The joy of microscopic photography and video is that it lets you discover an entirely new world in something seemingly mundane and ordinary. Scientist James Weiss found beauty and life in something most of us will avoid – puddles. In his video, he shows you just how much life there is in just a single drop of rainwater found in the street.
“When was the last time you saw a puddle?” James wonders. “Was it recent — perhaps some time in the past week, fresh from a downpour? Or has it been a long time since you’ve seen rain, and so an even longer time since your path has crossed a puddle?” For me, it was quite a while ago, considering that we’re going through yet another heatwave. I’ve been craving rain and jumping into puddles like a child.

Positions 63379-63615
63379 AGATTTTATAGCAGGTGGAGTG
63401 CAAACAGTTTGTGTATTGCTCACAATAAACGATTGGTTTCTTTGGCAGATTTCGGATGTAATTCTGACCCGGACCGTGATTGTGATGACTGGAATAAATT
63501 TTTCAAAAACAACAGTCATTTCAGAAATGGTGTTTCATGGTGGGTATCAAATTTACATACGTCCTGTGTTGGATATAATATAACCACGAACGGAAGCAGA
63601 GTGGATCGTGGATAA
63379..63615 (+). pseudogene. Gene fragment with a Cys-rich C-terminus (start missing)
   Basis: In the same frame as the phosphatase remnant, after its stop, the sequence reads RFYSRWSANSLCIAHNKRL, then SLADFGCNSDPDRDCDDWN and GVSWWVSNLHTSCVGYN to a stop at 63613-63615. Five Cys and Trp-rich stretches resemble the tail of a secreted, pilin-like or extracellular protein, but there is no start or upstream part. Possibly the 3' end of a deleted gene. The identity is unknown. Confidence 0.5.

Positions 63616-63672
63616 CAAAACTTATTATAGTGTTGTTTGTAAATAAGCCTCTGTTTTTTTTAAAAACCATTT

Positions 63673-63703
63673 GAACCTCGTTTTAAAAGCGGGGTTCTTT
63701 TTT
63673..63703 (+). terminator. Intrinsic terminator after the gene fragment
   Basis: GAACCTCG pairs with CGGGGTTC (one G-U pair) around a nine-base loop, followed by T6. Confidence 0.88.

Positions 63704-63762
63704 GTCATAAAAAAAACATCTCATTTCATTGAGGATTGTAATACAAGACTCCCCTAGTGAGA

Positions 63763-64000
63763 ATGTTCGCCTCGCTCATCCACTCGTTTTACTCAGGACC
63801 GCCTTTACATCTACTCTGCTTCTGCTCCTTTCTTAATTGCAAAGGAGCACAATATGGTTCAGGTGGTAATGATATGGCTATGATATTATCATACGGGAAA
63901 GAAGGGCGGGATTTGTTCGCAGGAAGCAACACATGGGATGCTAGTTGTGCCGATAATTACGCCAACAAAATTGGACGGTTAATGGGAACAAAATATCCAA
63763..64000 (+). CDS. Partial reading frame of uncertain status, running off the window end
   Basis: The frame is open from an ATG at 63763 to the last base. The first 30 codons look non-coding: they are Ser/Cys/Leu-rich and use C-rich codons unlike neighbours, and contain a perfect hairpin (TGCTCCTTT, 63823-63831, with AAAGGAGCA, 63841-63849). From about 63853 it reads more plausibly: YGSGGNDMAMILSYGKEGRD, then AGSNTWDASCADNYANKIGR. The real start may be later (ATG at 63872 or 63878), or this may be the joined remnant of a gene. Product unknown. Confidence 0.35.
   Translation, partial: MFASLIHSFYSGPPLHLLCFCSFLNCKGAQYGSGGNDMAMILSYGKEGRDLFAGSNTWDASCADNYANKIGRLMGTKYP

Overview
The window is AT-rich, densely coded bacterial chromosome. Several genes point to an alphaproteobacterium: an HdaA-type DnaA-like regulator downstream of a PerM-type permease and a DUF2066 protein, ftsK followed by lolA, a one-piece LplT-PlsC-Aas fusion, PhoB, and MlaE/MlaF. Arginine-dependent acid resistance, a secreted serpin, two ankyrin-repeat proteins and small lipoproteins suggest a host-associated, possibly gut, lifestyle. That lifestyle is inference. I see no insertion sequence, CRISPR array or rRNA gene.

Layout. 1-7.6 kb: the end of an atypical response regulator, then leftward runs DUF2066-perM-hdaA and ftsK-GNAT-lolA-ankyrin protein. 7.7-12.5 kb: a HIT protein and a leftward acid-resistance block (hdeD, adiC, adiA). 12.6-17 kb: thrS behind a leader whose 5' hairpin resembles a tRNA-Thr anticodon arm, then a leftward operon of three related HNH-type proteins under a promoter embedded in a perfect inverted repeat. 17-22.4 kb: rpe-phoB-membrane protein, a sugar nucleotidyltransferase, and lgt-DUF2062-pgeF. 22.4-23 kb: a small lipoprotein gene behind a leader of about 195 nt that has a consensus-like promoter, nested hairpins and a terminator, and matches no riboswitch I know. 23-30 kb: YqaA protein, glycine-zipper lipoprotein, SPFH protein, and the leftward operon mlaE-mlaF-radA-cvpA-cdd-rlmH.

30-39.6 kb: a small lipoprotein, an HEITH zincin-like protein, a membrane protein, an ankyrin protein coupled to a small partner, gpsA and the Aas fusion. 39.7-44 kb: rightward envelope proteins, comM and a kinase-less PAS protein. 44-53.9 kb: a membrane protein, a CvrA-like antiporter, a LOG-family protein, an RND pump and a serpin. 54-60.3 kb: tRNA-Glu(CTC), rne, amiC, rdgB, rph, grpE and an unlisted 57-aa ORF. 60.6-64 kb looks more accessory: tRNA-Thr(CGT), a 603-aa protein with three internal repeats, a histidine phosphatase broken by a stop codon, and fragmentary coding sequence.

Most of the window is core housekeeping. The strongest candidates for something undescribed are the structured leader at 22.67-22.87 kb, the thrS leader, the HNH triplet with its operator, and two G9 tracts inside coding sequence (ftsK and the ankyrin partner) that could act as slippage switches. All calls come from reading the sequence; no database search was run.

This is what James also asks – what did you do when you last saw a puddle? “Did you hop around it, trying to keep your clothes as pristine as possible? Or did you have the complete opposite impulse and jump right in the middle of it, and splashing water everywhere?” Or maybe, like James, your impulse was to lean in closer and wonder what was in there. Well, this is always his first thought. So, he collected samples from puddles in Warsaw, Poland, two days after it rained. He brought them home and observed them through a microscope. He recorded it too, showing the richness of life in something as “boring” as muddy water from a puddle.
In the video, you’ll see algae, pollen, and spores. You’ll see microorganisms like ciliates or flagellates. All of them dance around and do their thing, enlarged up to 630 times. I’ve lately been watching tons of these microscopic videos, so this one from James really came at the right moment. I also like that there’s narration and explanation of everything you see, considering that microorganisms aren’t something I’m too familiar with.